The Dwaraka pīţha or Dwaraka maţha, also called Saradha Matha/Peeth and "western peeth",[note 1] is ancient monastery situated in the coastal city of Dwaraka, Gujarat, India. It is one of the four cardinal mathas or seats of learning founded by Adi Shankara in 8th Century CE, and is the pascimāmnāya matha, or western matha. It is also known as the Kālikā Matha, and per the tradition initiated by Adi Shankara it represents Sama Veda.
Shri Trivikrama Tirtha was the head of the monastery until 1921 when he was succeeded by Sri Bharati Krishna Tirtha.
Shri Bharati was invited to lead the Puri matha in 1925 after the position had become vacant.
Shri Bharati was succeeded by Shri Swarupananda and Shri Yogeswarananda.
In 1945, Shri Abhinava Saccidananda Tirtha was nominated to the position. Before assuming his position at Dvaraka, Abhinava was the head of the Mulabagal matha in Karnataka which was the 17th century branch of the Dvaraka matha. As a result, the cumulative lineage of Mulabagal matha was merged with Dvaraka when Abhinava took office there. Years later Shri Saccidananda helped to mediate the Shankarcharya successions at Puri and Jyotir Math.
Since Abhinava died in 1982 this peeth has been led by Swami Swarūpānanda Saraswatī who is one of the claimants to the position of Shankaracharya of the northern matha called Jyotir Pitha or Jyotir Math.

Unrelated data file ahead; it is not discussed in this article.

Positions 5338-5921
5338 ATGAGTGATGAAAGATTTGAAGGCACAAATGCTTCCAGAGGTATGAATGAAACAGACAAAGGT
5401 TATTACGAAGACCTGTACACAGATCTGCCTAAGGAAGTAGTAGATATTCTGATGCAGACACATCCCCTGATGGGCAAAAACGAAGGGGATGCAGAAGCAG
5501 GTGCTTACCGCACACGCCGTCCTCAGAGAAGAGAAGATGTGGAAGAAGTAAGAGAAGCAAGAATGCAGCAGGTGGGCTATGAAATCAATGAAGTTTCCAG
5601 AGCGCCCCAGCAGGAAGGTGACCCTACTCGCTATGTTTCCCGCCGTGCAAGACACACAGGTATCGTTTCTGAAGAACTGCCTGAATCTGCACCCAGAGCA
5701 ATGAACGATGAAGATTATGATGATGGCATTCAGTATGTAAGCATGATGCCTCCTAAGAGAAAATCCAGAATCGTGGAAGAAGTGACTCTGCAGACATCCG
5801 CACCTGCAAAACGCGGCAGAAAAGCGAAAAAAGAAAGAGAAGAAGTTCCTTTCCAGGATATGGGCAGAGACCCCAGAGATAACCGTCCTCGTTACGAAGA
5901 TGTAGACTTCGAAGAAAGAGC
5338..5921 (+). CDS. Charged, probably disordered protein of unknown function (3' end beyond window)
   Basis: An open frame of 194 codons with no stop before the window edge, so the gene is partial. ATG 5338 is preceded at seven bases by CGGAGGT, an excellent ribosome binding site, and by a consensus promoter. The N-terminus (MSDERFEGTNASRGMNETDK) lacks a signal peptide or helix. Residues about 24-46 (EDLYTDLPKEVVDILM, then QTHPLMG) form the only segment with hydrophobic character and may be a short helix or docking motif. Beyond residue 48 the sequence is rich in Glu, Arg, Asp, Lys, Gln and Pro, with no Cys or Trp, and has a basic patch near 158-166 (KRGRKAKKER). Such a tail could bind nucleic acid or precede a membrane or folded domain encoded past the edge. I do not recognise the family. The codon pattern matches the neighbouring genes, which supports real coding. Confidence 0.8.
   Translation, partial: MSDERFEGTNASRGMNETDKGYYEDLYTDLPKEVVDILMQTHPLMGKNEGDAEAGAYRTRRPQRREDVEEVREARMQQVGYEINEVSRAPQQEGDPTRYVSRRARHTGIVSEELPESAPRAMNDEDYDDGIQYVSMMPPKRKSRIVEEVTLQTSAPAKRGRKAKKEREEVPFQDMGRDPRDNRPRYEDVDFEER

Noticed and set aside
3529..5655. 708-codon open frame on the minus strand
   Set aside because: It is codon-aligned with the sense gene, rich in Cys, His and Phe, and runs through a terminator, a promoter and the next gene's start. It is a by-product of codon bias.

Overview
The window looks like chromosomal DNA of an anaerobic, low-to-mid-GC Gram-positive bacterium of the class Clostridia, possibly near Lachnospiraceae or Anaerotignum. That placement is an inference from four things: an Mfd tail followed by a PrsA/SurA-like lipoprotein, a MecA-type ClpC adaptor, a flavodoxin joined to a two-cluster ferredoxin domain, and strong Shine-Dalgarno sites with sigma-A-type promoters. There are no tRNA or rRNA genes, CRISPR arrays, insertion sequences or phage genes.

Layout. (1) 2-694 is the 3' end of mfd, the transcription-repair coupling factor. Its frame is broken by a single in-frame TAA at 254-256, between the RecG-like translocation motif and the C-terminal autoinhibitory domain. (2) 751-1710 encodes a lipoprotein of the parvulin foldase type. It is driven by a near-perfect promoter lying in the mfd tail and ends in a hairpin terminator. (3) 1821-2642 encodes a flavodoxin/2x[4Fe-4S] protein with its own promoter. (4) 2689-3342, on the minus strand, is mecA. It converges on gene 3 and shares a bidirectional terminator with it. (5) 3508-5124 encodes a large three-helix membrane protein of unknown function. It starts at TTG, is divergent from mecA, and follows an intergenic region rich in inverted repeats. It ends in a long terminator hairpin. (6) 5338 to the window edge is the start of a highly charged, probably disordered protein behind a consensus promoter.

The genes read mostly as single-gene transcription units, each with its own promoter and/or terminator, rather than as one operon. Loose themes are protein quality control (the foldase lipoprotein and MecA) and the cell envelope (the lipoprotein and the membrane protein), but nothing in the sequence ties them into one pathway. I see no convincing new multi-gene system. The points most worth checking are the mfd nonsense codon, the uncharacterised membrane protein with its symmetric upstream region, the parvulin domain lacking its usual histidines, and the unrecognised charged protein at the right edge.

- nn 1964, p. 12.
- Singh & Mishra 2010, p. 322.
- Pasricha, Prem C. (1977) The Whole Thing the Real Thing, Delhi Photo Company, p. 59-63
- Unknown author (May 5, 1999) archived here. Accessed: 2012-08-30. or here%5D The Monastic Tradition Advaita Vedanta web page, retrieved August 28, 2012
- Author unknown (2008) Swami Swarupananda Saraswati bio Web site of Swami Swarupananda Saraswati, retrieved August 4, 2012
- Unknown author (2005) Indology The Jyotirmaṭha Śaṅkarācārya Lineage in the 20th Century, retrieved August 4, 2012
- nn (1964), Śāradā pīṭha pradīpa, Volumes 4-6, Indological Research Institute, Dwārka
- Singh, N.K.; Mishra, A.P. (2010), Global Encyclopaedia of Indian Philosophy, Volume 1, Global Vision Publishing House
|This article about an Indian Hindu place of worship is a stub. You can help Wikipedia by expanding it.|